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BILLINGS – Warm temperatures, light winds and plenty of sunshine made for comfortable outdoor activities over the weekend in south central Montana, but they did not do much for hunting success during the general big game opener.

Montana Fish, Wildlife and Parks biologists operated five check stations throughout the region Saturday and Sunday. All reported that hunters told them temperature in the 60s and 70s limited harvest opportunities.

Montana’s five-week general deer and elk season runs through Nov. 25.

At the Columbus check station, FWP wildlife biologist Shawn Stewart checked 192 hunters, more than the 167 checked during the same weekend in 2017, but still below the long-term average of 203. Thirty percent of those who stopped had game, down slightly from 33 percent in 2017 and a long-term average of 36 percent.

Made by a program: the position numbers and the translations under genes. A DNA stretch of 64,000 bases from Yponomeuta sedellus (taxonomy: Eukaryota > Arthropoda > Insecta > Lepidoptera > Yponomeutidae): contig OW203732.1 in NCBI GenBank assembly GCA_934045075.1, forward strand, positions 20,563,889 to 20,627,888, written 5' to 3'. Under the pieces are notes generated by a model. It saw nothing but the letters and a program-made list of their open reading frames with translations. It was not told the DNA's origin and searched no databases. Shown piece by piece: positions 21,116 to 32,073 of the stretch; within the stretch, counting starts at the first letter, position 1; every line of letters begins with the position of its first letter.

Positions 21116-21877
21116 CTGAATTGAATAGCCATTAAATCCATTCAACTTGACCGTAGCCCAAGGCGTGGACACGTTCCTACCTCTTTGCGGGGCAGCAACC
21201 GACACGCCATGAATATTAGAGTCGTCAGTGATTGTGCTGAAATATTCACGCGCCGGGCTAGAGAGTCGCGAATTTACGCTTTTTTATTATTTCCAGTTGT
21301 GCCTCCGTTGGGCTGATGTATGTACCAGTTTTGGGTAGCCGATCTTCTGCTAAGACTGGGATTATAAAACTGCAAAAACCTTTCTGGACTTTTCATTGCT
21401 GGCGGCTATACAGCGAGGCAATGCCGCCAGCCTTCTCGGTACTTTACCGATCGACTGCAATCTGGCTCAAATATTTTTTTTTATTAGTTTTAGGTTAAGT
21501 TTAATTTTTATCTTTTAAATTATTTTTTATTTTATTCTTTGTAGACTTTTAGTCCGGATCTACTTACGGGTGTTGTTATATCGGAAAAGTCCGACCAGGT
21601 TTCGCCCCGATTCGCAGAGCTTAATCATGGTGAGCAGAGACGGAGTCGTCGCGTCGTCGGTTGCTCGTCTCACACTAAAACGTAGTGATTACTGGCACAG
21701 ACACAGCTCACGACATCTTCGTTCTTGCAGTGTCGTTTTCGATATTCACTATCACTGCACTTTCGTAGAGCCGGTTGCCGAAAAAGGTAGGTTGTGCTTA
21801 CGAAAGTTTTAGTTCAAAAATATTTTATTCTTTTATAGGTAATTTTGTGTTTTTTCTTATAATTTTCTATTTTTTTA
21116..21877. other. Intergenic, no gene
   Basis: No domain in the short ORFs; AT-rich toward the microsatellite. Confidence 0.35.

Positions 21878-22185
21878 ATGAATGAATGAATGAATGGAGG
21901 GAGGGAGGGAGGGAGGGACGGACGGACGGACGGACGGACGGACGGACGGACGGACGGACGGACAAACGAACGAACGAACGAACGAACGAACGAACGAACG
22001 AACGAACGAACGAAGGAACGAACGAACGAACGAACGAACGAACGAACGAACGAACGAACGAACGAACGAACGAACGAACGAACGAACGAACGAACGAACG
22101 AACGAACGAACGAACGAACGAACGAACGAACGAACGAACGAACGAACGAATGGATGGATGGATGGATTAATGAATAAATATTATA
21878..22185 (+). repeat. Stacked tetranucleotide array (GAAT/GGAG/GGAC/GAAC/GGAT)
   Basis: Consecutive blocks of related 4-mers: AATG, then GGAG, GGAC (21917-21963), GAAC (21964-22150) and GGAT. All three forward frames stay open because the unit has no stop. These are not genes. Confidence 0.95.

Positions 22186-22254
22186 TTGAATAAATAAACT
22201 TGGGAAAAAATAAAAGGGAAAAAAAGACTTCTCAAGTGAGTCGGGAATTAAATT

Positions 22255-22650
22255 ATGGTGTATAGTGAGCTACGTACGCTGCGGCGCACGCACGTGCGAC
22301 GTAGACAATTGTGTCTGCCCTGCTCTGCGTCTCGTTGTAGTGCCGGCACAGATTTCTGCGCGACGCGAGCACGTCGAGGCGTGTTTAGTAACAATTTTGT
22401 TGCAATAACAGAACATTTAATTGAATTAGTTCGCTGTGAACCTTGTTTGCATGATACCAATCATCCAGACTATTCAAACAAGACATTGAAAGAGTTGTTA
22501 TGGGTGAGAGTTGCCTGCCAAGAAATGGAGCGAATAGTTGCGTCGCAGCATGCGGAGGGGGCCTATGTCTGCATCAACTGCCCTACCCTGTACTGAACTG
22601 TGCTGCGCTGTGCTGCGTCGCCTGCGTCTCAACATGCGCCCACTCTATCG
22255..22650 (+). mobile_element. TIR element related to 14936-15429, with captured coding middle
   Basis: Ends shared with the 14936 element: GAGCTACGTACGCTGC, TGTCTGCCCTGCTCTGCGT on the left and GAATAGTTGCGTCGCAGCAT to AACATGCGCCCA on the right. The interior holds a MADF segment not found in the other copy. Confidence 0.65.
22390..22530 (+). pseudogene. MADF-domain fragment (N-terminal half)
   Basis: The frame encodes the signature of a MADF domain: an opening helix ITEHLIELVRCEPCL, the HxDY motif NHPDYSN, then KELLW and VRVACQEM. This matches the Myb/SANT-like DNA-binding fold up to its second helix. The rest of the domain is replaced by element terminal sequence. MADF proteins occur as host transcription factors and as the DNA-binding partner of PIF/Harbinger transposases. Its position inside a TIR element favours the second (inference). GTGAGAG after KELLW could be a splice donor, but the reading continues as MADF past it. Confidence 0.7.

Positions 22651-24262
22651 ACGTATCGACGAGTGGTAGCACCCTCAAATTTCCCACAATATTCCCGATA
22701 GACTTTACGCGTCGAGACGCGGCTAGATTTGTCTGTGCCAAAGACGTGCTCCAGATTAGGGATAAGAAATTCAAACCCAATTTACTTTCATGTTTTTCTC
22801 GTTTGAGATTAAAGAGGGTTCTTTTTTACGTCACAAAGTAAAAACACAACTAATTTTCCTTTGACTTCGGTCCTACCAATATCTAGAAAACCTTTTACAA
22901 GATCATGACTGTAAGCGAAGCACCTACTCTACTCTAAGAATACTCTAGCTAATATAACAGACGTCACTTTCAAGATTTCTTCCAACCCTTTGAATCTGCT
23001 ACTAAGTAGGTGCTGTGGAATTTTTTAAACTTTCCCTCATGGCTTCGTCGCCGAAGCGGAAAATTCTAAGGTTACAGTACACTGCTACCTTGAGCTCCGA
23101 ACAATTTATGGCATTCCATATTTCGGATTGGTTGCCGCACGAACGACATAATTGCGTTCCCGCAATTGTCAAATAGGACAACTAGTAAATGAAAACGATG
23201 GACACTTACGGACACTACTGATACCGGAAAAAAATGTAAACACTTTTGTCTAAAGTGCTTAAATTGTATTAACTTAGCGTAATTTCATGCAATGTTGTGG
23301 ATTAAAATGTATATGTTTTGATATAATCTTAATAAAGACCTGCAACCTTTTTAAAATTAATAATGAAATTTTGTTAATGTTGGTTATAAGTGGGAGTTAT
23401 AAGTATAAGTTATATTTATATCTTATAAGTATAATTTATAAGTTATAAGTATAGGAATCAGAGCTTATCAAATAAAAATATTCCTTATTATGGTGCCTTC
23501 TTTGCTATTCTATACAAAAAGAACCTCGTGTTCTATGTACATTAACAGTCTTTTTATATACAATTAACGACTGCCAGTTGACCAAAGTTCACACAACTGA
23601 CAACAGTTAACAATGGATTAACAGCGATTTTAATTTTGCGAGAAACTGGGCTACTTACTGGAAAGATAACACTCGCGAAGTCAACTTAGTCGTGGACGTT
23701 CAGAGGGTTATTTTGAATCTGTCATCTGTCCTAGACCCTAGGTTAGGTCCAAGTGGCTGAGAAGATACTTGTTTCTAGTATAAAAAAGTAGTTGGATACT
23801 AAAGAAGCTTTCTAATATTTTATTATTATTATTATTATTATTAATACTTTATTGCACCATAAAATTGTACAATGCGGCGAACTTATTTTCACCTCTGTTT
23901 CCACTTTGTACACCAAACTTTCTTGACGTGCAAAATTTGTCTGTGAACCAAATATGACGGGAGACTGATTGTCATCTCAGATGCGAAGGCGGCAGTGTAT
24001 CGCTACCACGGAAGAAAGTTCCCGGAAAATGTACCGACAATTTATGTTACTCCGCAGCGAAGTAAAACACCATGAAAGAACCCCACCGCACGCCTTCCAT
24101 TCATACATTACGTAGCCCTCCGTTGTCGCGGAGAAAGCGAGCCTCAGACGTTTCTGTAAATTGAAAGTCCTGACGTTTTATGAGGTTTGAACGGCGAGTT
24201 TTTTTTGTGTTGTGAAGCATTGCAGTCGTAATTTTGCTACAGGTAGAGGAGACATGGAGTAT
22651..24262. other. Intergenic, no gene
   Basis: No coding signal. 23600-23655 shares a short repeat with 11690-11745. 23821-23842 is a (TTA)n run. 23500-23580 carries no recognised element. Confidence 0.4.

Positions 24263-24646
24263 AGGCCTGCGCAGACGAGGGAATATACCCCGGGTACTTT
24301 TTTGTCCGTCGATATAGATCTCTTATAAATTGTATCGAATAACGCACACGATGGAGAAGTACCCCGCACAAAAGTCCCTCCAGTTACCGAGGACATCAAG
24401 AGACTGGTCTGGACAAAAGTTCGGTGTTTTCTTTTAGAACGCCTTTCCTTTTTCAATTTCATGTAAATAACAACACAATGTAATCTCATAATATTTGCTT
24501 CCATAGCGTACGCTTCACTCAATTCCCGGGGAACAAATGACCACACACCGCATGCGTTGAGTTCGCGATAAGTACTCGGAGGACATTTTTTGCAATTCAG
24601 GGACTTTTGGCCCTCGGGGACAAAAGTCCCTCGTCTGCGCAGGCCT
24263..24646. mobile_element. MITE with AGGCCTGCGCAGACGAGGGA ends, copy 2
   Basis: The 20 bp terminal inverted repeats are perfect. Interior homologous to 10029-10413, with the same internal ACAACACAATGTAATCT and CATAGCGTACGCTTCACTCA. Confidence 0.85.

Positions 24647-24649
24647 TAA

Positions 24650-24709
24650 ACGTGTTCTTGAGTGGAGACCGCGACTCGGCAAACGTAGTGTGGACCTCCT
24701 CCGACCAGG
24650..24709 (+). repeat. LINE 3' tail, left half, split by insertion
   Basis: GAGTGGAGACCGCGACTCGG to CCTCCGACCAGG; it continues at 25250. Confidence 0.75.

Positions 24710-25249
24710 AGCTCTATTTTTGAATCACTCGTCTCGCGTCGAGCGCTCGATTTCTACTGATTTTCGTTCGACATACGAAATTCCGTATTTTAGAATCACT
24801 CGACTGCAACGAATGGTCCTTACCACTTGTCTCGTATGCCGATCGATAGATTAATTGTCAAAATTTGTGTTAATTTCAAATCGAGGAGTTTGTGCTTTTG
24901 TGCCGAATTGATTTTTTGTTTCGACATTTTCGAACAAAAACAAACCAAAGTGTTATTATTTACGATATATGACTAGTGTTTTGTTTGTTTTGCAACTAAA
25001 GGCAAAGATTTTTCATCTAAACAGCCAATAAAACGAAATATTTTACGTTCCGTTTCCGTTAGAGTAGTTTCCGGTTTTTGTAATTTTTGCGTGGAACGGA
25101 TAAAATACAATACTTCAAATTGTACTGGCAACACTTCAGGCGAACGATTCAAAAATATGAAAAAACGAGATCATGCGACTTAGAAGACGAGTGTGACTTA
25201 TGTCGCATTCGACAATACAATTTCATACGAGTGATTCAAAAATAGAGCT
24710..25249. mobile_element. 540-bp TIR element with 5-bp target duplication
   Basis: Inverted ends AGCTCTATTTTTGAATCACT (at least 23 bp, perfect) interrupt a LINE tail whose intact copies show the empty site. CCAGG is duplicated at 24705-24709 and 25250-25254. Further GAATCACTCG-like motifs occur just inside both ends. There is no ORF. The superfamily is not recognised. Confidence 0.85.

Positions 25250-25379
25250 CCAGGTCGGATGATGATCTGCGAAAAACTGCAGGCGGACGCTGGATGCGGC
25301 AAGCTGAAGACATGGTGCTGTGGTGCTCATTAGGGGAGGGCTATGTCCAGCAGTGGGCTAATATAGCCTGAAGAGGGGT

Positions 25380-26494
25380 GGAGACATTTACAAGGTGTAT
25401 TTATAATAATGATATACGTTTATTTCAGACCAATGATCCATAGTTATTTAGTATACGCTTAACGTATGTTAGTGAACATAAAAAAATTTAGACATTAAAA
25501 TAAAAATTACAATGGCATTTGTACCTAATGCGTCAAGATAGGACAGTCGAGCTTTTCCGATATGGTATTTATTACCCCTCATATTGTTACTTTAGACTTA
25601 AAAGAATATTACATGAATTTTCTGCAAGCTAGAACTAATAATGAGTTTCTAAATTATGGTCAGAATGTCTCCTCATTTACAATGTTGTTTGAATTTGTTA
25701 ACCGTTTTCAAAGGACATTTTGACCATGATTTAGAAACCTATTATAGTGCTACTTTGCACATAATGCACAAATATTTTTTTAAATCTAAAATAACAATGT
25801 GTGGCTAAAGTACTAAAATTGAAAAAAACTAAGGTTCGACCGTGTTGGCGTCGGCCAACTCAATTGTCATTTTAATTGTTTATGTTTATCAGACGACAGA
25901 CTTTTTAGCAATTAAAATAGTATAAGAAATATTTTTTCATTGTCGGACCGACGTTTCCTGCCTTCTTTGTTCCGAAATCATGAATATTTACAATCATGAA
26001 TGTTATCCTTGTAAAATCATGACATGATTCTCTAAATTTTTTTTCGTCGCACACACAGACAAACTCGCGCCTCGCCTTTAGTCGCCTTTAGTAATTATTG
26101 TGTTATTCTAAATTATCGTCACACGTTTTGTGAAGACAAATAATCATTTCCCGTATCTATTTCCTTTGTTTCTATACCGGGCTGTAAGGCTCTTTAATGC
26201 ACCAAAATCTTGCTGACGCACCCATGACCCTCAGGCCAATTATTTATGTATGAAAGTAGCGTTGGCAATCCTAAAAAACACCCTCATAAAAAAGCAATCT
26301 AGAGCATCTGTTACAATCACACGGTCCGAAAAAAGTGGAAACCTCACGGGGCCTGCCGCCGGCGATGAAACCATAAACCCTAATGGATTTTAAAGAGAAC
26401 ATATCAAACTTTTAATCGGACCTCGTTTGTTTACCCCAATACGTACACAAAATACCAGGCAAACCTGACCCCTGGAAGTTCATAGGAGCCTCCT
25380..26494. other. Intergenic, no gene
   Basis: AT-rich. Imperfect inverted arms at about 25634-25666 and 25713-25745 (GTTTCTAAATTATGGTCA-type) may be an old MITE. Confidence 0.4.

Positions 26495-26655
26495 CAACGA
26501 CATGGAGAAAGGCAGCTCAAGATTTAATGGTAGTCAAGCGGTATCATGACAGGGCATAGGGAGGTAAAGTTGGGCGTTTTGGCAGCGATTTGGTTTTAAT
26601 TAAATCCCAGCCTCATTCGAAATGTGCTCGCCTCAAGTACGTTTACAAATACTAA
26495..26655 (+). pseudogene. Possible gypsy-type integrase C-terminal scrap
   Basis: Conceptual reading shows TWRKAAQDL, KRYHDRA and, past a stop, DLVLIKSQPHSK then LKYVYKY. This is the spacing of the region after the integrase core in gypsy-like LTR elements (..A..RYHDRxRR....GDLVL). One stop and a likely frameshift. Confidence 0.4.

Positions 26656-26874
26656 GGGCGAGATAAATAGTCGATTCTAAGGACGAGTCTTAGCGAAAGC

The mule deer harvest measured at Columbus was well below last year and the second lowest since 1980. Stewart checked 22 mule deer, down ten from opening weekend in 2017 and near half of the long-term average of 42. The 23 white-tailed deer checked was nearly double last year’s harvest of 12 and one better than the long-term average of 22. Five hunters checked elk, down from 11 last year and an average of six.

At Laurel, FWP wildlife research specialist Jay Watson checked 154 hunters, up from 128 in 2017 but still below the long-term average of 193. Twenty percent of checked hunters had harvested game, down from 26 percent a year ago and well below the long-tern average of 33 percent.

The deer harvest measured at Laurel was down from the same weekend in 2017 with 11 white-tailed deer checked – down four from a year ago and the long-term average of 19. The 15 mule deer

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